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posted by janrinok on Wednesday January 10 2018, @04:34PM   Printer-friendly
from the do-you-see-what-I-see? dept.

Image recognition technology may be sophisticated, but it is also easily duped. Researchers have fooled algorithms into confusing two skiers for a dog, a baseball for espresso, and a turtle for a rifle. But a new method of deceiving the machines is simple and far-reaching, involving just a humble sticker.

Google researchers developed a psychedelic sticker that, when placed in an unrelated image, tricks deep learning systems into classifying the image as a toaster. According to a recently submitted research paper about the attack, this adversarial patch is "scene-independent," meaning someone could deploy it "without prior knowledge of the lighting conditions, camera angle, type of classifier being attacked, or even the other items within the scene." It's also easily accessible, given it can be shared and printed from the internet.


Original Submission

 
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  • (Score: 4, Interesting) by stretch611 on Wednesday January 10 2018, @06:54PM (4 children)

    by stretch611 (6199) Subscriber Badge on Wednesday January 10 2018, @06:54PM (#620563)

    Can I put it on my license plate to fool speed cameras?

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  • (Score: 3, Interesting) by Kromagv0 on Wednesday January 10 2018, @07:49PM (3 children)

    by Kromagv0 (1825) on Wednesday January 10 2018, @07:49PM (#620595) Homepage

    For ALPRs I would suggest a large array of IR LEDs near each plate. Like in the range of 300-400 watts TPD. Massively underexpose everything else in the image

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    T-Shirts and bumper stickers [zazzle.com] to offend someone
    • (Score: 2) by etherscythe on Thursday January 11 2018, @04:29PM (2 children)

      by etherscythe (937) on Thursday January 11 2018, @04:29PM (#620970) Journal

      I tried to design a system similar to this in the form of a necklace to enforce personal privacy in the age of ubiquitous cameras and Facebook. I have yet to determine how to do so without endangering the subject's (and innocent bystanders') eyeballs, as I understand that one of the dangerous aspects of colored lasers is not just the laser itself, but the high amount of IR leakage (particularly in cheap lasers) that goes along with it and which the eye does not detect and contract the iris to counteract.

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      • (Score: 2) by Kromagv0 on Friday January 12 2018, @05:00PM (1 child)

        by Kromagv0 (1825) on Friday January 12 2018, @05:00PM (#621445) Homepage

        For things like that I would think that IR may not be the best choice as a lot of personal cameras (cellphones mostly) have an IR filter over the sensor. For security cameras were they likely don't have an IR filter it would work and one could probably just put out a bunch of IR to throw the exposure off. By a bunch here I am thinking the output of a few IR LEDs in an earring or as decoration on a hat so a couple of watts in a broad pattern. The problems with lasers is that they don't have a spread and instead are a point while LEDs have a spread to them which is something you want to take advantage of here. Lasers are fun for damaging sensors as while it isn't a lot of total power it is in a very tight beam so the watts per illuminated area is huge which is what causes the damage. I should try this some day and install a couple of high output IR LEDs in my hat and go enter the local wal*mart where they have the security cam and TV at the entrance to see how it works.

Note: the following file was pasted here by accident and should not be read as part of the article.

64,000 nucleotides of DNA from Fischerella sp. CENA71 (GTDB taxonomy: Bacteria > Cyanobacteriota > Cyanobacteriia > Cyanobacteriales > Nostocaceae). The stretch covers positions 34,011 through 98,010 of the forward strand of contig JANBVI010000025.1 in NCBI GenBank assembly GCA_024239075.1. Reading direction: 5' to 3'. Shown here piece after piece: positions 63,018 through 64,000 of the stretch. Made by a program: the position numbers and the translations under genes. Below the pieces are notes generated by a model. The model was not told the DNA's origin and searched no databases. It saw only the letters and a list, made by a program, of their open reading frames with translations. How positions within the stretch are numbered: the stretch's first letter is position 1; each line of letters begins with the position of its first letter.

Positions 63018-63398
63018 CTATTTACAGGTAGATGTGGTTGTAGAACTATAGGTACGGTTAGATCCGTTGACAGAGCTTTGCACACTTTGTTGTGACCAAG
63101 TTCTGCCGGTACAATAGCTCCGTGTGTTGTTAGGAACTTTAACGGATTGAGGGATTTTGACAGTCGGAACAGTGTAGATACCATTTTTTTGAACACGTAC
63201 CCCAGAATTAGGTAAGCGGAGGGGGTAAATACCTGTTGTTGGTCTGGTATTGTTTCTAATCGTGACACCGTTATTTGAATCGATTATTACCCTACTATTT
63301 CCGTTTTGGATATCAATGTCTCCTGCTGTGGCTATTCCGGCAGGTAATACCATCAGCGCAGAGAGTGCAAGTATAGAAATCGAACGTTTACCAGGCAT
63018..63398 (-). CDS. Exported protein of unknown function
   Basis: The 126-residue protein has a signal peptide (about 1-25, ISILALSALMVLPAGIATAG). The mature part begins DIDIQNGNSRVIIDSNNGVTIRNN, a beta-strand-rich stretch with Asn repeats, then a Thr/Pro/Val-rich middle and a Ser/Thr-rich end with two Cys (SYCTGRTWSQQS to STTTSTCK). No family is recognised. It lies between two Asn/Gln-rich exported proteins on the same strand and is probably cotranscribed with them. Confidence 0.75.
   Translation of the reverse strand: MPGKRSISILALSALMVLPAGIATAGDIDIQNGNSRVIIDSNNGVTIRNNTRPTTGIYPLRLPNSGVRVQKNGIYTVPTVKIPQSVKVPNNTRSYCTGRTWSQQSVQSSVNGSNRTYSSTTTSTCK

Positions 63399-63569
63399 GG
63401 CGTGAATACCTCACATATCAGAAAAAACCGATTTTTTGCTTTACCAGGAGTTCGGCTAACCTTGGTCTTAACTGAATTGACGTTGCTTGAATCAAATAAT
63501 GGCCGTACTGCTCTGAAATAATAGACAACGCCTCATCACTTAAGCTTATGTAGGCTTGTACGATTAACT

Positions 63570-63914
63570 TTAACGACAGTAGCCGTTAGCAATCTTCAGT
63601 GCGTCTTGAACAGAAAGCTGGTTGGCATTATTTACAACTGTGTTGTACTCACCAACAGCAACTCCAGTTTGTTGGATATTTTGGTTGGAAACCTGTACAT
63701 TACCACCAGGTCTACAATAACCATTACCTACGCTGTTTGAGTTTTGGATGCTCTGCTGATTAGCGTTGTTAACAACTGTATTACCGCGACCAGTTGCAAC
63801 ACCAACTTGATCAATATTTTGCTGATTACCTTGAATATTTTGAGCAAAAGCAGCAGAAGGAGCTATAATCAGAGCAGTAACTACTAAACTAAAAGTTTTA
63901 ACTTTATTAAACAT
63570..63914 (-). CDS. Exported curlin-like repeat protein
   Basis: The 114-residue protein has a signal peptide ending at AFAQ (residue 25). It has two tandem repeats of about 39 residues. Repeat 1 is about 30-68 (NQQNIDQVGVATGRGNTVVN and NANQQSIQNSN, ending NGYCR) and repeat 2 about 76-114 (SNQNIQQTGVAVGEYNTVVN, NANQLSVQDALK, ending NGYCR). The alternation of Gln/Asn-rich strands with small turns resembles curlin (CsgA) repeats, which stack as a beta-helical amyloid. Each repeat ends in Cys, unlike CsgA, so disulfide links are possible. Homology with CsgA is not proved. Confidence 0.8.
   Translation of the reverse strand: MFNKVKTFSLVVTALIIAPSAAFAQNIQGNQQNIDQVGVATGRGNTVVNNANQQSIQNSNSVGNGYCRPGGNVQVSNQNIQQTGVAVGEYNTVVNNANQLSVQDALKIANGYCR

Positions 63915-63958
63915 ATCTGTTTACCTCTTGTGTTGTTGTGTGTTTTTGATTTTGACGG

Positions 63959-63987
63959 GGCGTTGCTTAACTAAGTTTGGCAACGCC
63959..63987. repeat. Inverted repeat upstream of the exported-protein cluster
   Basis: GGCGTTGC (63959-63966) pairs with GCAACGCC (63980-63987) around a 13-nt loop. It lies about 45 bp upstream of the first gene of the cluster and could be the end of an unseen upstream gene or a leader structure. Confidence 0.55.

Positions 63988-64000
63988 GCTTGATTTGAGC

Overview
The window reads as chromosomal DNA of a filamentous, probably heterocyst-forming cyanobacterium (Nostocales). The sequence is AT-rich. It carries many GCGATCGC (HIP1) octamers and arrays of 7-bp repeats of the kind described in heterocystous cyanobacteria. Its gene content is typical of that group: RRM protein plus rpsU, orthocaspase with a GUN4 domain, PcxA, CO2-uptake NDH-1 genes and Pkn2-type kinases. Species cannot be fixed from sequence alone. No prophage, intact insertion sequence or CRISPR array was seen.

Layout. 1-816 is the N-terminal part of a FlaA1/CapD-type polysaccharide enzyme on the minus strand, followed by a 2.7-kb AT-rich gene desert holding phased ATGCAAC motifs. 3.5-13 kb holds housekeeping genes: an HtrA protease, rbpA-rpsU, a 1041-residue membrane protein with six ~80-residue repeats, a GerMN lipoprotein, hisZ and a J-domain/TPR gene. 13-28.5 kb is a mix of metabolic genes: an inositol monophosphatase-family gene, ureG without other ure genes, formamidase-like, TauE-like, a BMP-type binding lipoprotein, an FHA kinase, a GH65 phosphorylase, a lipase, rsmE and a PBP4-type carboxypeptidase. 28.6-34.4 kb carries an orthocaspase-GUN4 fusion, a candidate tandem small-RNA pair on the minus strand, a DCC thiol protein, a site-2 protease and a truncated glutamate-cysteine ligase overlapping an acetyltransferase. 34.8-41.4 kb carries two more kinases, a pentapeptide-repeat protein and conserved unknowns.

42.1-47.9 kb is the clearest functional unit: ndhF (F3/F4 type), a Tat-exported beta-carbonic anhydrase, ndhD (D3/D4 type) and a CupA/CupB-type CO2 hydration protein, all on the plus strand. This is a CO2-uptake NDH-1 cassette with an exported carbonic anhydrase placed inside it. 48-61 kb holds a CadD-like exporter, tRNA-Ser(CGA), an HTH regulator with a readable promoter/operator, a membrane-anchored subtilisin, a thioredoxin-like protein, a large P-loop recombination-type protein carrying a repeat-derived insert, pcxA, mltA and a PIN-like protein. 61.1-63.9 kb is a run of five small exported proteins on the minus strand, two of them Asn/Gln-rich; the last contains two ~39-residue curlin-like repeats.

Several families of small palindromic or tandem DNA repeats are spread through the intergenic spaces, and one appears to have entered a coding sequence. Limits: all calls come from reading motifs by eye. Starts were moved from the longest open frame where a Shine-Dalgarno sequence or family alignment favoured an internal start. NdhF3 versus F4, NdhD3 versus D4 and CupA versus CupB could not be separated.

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        T-Shirts and bumper stickers [zazzle.com] to offend someone
        • (Score: 2) by etherscythe on Monday January 15 2018, @05:28PM

          by etherscythe (937) on Monday January 15 2018, @05:28PM (#622628) Journal

          Where I work we have a security demo station that I have done some testing with. It may depend on the quality of the cameras, and whether they are designed to supplement visible spectrum with IR for night vision as some of them are equipped with, but even my "up to 1W" blue beam was unable to permanently damage any of the cameras I attacked (with authorization of management). This suggests that the output, even in wide "unfocused" spread would have to be significant enough that injury to the user is a real possibility. As I said, you don't see the IR, so unlike having a bright flashlight clipped to the front of your shirt where you can tell that you need to aim it away or squint a little bit sometimes and be fine, the safety margin is too thin for my comfort.

          Try taking an average TV remote. Most of them are NIR, and can demonstrate washout pretty well (or lack thereof, as the case may be). I found them to be mildly annoying at best and not significantly impairing recognition in the video stream, but again, haven't worked up into stronger LEDs for the above reasons. Not to mention, your power source would need to be bulkier and/or more often refreshed when your power output is boosted.

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          "Fake News: anything reported outside of my own personally chosen echo chamber"